Webster University faculty salary increases will change to a one percent merit based raise system — instead of the evenly distributed, non-merit based system in place now. The change was approved by a vote of 44 to 12, with six abstaining, on Wednesday April 24. These changes will take effect in the 2013-14 academic year.
The change to merit based raises was prompted by pressure from Webster’s Board of Trustees, according to Jeff Carter, chair of the Salary and Fringe Benefit Committee.
“We have been told that the board is only going to support merit (based salary increases) and is no longer supporting across the board (salary increases),” Carter said.
Webster has not yet decided on a method to judge the merit of faculty. Julian Schuster, provost and senior vice president, proposed to meet with faculty to determine how pay raises will be measured.
“I do not know today, and what I’m asking is, let’s sit down and talk about how to measure that (merit),” Schuster said. “The same way you measure when somebody is ready to be an associate professor, the same way we measure when faculty gets a research grant. There are numerous ways we can measure that.”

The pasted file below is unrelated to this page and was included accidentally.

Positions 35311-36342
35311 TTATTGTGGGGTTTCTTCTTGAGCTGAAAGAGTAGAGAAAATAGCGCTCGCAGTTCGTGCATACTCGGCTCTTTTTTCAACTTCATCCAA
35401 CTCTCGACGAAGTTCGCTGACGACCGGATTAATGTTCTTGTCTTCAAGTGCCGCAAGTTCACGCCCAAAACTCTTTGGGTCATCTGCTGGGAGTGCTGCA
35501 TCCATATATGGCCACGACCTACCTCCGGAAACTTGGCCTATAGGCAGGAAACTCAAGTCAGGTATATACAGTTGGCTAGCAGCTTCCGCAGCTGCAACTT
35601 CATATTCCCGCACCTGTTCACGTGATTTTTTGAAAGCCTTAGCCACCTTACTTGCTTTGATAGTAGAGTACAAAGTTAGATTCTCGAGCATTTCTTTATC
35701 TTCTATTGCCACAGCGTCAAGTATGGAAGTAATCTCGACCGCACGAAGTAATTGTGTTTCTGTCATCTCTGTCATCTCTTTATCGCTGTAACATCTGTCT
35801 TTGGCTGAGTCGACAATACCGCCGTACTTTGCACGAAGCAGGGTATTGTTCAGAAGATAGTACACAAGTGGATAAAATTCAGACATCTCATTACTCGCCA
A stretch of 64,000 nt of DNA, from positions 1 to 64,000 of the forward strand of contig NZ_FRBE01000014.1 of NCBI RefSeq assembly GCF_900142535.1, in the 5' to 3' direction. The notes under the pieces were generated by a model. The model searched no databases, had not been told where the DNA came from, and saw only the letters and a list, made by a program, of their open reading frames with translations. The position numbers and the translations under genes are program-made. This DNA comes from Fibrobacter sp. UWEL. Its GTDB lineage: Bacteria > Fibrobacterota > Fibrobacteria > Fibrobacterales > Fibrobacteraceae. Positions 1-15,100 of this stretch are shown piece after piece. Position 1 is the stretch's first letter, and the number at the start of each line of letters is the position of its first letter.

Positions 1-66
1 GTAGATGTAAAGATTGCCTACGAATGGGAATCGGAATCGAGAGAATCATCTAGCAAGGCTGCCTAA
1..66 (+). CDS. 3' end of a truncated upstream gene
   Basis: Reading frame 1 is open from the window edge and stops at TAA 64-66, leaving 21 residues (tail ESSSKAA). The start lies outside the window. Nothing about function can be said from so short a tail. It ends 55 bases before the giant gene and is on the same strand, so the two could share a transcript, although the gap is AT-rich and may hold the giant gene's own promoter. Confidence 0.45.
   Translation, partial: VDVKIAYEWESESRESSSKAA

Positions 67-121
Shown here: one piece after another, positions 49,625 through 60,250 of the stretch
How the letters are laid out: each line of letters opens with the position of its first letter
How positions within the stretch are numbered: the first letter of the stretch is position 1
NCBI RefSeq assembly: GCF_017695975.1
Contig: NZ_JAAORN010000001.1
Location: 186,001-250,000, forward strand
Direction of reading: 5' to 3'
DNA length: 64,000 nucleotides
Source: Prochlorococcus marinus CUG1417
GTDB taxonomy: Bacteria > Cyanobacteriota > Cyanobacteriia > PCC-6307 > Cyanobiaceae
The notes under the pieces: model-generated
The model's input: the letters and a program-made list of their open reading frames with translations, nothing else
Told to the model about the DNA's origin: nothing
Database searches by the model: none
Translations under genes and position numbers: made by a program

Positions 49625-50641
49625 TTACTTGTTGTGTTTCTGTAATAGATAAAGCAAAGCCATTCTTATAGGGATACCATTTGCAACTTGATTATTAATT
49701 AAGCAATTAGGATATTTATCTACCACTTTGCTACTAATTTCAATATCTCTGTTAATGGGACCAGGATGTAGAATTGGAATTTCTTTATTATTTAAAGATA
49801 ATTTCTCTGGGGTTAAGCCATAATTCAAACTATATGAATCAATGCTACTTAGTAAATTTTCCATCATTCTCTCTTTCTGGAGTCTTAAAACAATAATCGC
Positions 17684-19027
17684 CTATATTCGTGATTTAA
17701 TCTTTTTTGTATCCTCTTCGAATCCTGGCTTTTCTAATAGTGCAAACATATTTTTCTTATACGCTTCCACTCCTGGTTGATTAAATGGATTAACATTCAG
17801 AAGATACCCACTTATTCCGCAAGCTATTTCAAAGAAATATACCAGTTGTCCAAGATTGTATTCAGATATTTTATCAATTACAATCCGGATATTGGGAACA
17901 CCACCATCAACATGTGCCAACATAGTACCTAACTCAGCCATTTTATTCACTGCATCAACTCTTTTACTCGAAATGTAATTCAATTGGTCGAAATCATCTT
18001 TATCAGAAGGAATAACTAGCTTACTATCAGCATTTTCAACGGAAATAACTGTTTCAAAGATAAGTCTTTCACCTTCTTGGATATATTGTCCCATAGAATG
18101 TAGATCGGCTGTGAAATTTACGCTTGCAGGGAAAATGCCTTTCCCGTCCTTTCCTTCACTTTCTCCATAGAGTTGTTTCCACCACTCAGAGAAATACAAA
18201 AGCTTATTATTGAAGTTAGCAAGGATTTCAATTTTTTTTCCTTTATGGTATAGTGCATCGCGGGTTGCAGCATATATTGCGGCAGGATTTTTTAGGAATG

A few faculty members expressed concern about changing to performance based pay raises. Some of which dealt with dividing the community, competition among professors and feelings of insecurity.
Schuster believes moving to merit based pay will not be divisive. He said professors who do good work would be rewarded for their efforts, rather than receiving the same pay increase as others who may not work as hard.
“Nothing is more divisive in my opinion than if different efforts yield the same results,” Schuster said.
Terri Reilly, adjunct professor in the communications and journalism department, said she is concerned about moving to a merit based system. Reilly is afraid her hard work has gone unnoticed for years, and will continue to go unnoticed.
“I’m shaken to my core at something the provost (Schuster) just said.” Reilly said, referring to the lack of a plan in evaluating merit based salary raises. “If we’re talking about merit pay for full time faculty and possibly potentially moving toward merit pay, I think it’s a problem that I’ve never been evaluated. There’s no body of evidence that states what I’ve done — what I’ve contributed — except on my curriculum vitae and possibly in the minds of at least two people in my department, so I’m going to go out on a limb here and say that I’m not an aberration. I don’t know, I want to be told that I’m wrong, but I don’t think that system exists here. If it does, its been done in secret.”
Schuster said merit based salary increases offer a solution to the problem Reilly raised. The changes will require that faculty and staff be evaluated in order to determine raises and give informative feedback about their performance.
“No one is going to create a situation that is unjust and creates more problems than solutions,” Schuster said.